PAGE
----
Inglewood residents protest 16-storey tower they say will overshadow historic community

Dozens of residents in Calgary's oldest community waved homemade signs Saturday in protest of a proposed condo building they say will overshadow the tiny homes in their historic neighbourhood.

"I think, you know, this is the worst thing for the families in our communities to be putting up high rises right next to single family dwellings," said Mike Lang, who lives across the street from the proposed Inglewood development which would be built on the location of the old Husky gas station on 17th Avenue at 19th Street S.E.

"I think it's actually a really big issue for the whole city, not just Inglewood. Because if a developer can push through a high rise right next to single family homes in Inglewood, they can do it anywhere they want in the city."

The project, called The Grid, was originally proposed to have 180 units and 14 townhouses, at 63 metres high — more than triple the neighbourhood's current height limit of 20 metres, which was established by the Inglewood Area Redevelopment Plan in 1993.

After feedback from residents, the developers scaled the proposal in their application to the city down to a 16-storey, 49-metre-high tower with 110 units, beside a second 34-unit, six-storey building, and 18 townhouse units.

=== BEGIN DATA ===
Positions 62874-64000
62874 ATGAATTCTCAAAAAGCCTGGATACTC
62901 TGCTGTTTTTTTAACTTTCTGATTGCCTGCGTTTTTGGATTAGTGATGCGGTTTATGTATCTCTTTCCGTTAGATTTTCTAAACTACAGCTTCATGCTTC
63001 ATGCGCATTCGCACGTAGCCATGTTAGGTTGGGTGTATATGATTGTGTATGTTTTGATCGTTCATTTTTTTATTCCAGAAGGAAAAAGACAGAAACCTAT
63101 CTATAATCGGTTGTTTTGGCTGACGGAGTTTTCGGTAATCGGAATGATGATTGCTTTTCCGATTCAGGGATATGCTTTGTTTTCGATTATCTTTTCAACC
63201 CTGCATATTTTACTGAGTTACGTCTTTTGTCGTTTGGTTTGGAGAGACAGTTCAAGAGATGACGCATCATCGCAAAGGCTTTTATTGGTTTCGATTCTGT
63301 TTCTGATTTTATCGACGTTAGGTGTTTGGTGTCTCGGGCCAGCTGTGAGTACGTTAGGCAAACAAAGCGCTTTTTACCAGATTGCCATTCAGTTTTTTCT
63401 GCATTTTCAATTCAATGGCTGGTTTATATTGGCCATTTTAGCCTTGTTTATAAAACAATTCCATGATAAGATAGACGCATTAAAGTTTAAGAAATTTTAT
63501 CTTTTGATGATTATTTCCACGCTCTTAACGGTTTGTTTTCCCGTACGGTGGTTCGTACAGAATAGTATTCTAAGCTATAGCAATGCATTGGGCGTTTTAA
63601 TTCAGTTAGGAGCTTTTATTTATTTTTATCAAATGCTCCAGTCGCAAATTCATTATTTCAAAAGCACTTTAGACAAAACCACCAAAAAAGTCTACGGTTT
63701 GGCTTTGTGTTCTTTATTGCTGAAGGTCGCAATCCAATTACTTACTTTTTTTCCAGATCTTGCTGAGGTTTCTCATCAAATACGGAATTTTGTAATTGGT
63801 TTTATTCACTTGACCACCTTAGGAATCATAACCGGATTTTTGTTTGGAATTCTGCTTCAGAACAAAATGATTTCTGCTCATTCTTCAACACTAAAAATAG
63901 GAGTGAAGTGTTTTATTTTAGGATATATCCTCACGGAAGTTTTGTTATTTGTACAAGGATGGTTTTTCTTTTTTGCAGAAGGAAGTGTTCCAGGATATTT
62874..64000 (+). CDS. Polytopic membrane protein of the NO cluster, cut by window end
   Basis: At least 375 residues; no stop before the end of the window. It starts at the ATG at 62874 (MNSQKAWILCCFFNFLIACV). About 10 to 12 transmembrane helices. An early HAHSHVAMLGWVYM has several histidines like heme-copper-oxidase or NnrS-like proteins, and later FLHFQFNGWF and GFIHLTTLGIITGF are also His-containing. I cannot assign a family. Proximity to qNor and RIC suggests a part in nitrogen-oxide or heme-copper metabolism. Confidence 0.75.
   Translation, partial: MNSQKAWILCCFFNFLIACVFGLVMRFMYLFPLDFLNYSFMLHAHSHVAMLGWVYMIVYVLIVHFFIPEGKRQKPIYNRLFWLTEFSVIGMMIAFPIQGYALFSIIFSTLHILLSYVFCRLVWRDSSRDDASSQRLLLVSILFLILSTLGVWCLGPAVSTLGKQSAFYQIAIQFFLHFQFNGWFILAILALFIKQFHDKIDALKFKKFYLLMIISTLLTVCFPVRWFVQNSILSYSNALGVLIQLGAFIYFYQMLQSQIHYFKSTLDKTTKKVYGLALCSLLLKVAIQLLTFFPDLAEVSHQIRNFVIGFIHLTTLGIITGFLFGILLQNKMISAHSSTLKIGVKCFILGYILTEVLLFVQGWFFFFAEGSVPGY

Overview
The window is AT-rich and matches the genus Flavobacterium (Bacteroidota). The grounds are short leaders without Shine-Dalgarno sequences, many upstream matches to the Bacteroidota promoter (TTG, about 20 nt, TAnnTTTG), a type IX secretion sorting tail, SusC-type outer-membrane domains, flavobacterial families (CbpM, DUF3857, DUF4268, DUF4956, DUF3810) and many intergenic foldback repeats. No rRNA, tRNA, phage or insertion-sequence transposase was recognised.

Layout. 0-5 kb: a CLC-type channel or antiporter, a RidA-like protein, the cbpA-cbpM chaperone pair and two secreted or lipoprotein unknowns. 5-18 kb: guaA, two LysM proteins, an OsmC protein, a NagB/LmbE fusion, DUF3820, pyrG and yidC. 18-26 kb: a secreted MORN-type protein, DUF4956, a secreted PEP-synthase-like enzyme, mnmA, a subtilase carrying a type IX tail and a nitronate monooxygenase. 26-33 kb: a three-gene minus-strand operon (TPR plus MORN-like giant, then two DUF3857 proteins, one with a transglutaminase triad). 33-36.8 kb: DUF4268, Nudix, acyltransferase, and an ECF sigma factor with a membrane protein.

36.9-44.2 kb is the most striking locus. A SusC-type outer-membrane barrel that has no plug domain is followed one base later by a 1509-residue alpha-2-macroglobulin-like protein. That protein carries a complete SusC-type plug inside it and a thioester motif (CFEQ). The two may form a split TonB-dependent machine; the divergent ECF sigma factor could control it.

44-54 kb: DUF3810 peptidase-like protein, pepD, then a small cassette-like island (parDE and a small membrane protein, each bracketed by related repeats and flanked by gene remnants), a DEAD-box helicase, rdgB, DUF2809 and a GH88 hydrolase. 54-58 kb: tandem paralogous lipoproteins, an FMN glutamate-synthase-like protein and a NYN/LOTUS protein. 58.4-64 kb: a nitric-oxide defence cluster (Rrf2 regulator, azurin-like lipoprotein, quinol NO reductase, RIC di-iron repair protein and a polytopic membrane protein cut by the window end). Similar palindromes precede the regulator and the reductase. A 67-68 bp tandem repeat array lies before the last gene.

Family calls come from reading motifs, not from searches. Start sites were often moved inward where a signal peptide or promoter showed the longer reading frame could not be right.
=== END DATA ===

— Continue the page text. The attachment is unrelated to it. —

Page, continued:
It would also have commercial opportunities located along 19th Street.

Helen Pike/CBC

But residents still say that's too big.

"We want something that fits with the historic community of Inglewood, something that that doesn't infringe on the property of the people that live right across the street. Nobody wants to live across the street from a 16-storey tower," said community association president Phil Levson.

Residents also expressed concerns over traffic and pedestrian safety at the already busy intersection.

B&A Planning Group

The complex would be located a short walking distance from the future Blackfoot Trail/9th Avenue S.E. BRT station, and a park that's planned along the Bow River.

The redevelopment of the former gas station, which was in operation from 1962 to 2010, will require cleanup to remove contamination.

A public hearing on the proposed land-use change is set for 9:30 a.m. Monday at city council.

B&A Planning Group